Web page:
Connected Learner Hunting with Stephen Downes

When discussing Connectivism with a colleague of mine, we were reminded of the 1997 movie ‘Good Will Hunting’. Take some time to watch (again?) this video where a meaningful discussion ensues between Robin Williams and Matt Damon.

“….[]So if I asked you about art, you’d probably give me the skinny on every art book ever written. Michelangelo, you know a lot about him. Life’s work, political aspirations, him and the pope, sexual orientations, the whole works, right? But I’ll bet you can’t tell me what it smells like in the Sistine Chapel. You’ve never actually stood there and looked up at that beautiful ceiling; seen that. …..[]And I’d ask you about war, you’d probably throw Shakespeare at me, right, “once more unto the breach dear friends.” But you’ve never been near one. You’ve never held your best friend’s head in your lap, watch him gasp his last breath looking to you for help.”

 We can’t claim to know or have learned anything about (say) Artificial Intelligence or Greek Mythology just because we read about it in the courseware of an online course or watched the recorded lectures, the same course we successfully completed (Oh look at this soft copy of my digitally perfected version of a certificate with an emboldened MIT or Harvard stamp on it!). It is imprudent, in this digital age, to simply ‘acquire’ knowledge. Isn’t that how robots are programmed, on facts?

I may not know much about the philosophy of knowledge, and all the theories in existence. But from what I incur and understand out of all this is that new neurons must have been generated in my mind when I visited a country I had only read about, when I talked to the people I had only seen on the TV, when I connected with the entities that were once mere facts.

And from all I have read (and am still reading) about Stephen Downes, George Siemens, and the Connectivism theory, I understand that social learning does not ensure personal learning. Connectivism is not content-based learning. It is a network based pedagogy which is further based on the philosophy of teaching and learning.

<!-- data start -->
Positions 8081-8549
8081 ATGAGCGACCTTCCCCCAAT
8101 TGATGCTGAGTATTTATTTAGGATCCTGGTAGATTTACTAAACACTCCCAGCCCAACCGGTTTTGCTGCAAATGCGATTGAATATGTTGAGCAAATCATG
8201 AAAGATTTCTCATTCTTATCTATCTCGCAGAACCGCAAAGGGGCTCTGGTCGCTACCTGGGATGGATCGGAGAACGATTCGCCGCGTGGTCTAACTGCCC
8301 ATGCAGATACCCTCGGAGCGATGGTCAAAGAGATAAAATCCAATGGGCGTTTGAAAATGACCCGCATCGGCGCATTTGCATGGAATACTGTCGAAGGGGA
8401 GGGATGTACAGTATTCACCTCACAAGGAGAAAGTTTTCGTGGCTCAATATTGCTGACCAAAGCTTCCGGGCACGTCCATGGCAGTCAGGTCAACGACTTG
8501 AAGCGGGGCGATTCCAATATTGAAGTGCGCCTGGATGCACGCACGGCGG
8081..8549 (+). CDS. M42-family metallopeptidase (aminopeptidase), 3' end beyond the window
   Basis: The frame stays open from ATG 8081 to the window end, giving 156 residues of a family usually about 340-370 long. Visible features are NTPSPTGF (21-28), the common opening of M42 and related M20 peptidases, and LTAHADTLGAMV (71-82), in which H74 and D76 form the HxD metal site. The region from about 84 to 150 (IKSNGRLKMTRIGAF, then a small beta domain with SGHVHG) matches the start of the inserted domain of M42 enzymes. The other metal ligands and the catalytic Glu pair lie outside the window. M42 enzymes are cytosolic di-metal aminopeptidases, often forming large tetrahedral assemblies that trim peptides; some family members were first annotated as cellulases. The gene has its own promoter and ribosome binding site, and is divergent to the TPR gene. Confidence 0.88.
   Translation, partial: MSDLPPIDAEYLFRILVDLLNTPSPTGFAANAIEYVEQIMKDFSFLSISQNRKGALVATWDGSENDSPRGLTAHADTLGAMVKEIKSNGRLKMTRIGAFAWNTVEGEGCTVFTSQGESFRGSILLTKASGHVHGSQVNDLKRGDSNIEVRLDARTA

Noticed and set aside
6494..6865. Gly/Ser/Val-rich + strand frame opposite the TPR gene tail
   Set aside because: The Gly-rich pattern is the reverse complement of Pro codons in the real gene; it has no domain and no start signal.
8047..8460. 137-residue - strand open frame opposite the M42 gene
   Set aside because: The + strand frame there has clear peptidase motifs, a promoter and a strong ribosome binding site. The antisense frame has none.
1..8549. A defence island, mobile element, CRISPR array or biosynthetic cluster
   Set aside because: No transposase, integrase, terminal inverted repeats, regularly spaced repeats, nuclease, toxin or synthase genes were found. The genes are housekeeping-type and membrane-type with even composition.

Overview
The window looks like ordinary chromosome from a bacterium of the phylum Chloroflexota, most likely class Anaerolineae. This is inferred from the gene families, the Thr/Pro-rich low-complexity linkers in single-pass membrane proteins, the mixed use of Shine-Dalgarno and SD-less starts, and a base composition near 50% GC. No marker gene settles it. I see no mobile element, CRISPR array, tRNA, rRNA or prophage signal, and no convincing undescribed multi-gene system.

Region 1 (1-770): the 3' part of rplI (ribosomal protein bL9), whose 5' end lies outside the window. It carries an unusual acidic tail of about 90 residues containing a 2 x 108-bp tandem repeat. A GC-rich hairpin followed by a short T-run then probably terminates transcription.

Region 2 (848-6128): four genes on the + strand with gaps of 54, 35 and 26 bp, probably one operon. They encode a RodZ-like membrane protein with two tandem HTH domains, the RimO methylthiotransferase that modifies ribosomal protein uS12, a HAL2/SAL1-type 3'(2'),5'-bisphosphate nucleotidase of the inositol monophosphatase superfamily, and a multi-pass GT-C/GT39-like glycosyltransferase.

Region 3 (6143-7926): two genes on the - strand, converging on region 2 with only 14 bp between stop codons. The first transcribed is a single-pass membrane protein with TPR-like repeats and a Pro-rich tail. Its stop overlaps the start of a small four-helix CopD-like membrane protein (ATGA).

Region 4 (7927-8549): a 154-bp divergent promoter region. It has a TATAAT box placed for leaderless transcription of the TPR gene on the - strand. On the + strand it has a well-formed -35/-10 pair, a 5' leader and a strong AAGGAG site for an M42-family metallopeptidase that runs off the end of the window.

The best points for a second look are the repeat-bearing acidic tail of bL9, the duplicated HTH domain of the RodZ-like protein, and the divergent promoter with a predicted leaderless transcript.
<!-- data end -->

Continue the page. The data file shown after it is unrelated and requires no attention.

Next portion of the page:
In his 600 page, self published eBook, Stephen Downes starts with the following about Learning:

“Learning is the creation and removal of connections between the entities, or the adjustment of the strengths of those connections. A learning theory is, literally, a theory describing how these connections are created or adjusted. In this book I describe four major mechanisms: similarity, contiguity, feedback, and harmony. There may be other mechanisms, these and others may work together, and the precise mechanism for any given person may be irreducibly complex.”

I am not a teacher but I am a learner and the Connectivism theory intrigues me to a level that I wish to research more before I can make an opinion about learning or knowledge or the process involving both. That is why I shall be looking forward to listening to Stephen Downes.

If you are interested in what he has to say, or learning in general, I highly recommend attending the free class this coming Sunday, October the 20th, 12PM EST.

 So book your calendars now and enroll here: http://bit.ly/166FXGi


Engineer by education, writer by choice. I believe when you write for a cause, you become the cause.

Comments

  1. Stephen models open learning that may seem strange to those that are experiencing this kind of freedom to learn for the first time.

  2. Stephen models open learning that may seem strange to those that are experiencing this kind of freedom to learn for the first time.

  3. Navleen, this is a wonderful blog and so evocative of what it feels like to be embroiled in learning that is deep and hopeful. What a wonderful piece of writing about a wonderful guy. Looking forward to his lecture even more now.

  4. Navleen, this is a wonderful blog and so evocative of what it feels like to be embroiled in learning that is deep and hopeful. What a wonderful piece of writing about a wonderful guy. Looking forward to his lecture even more now.

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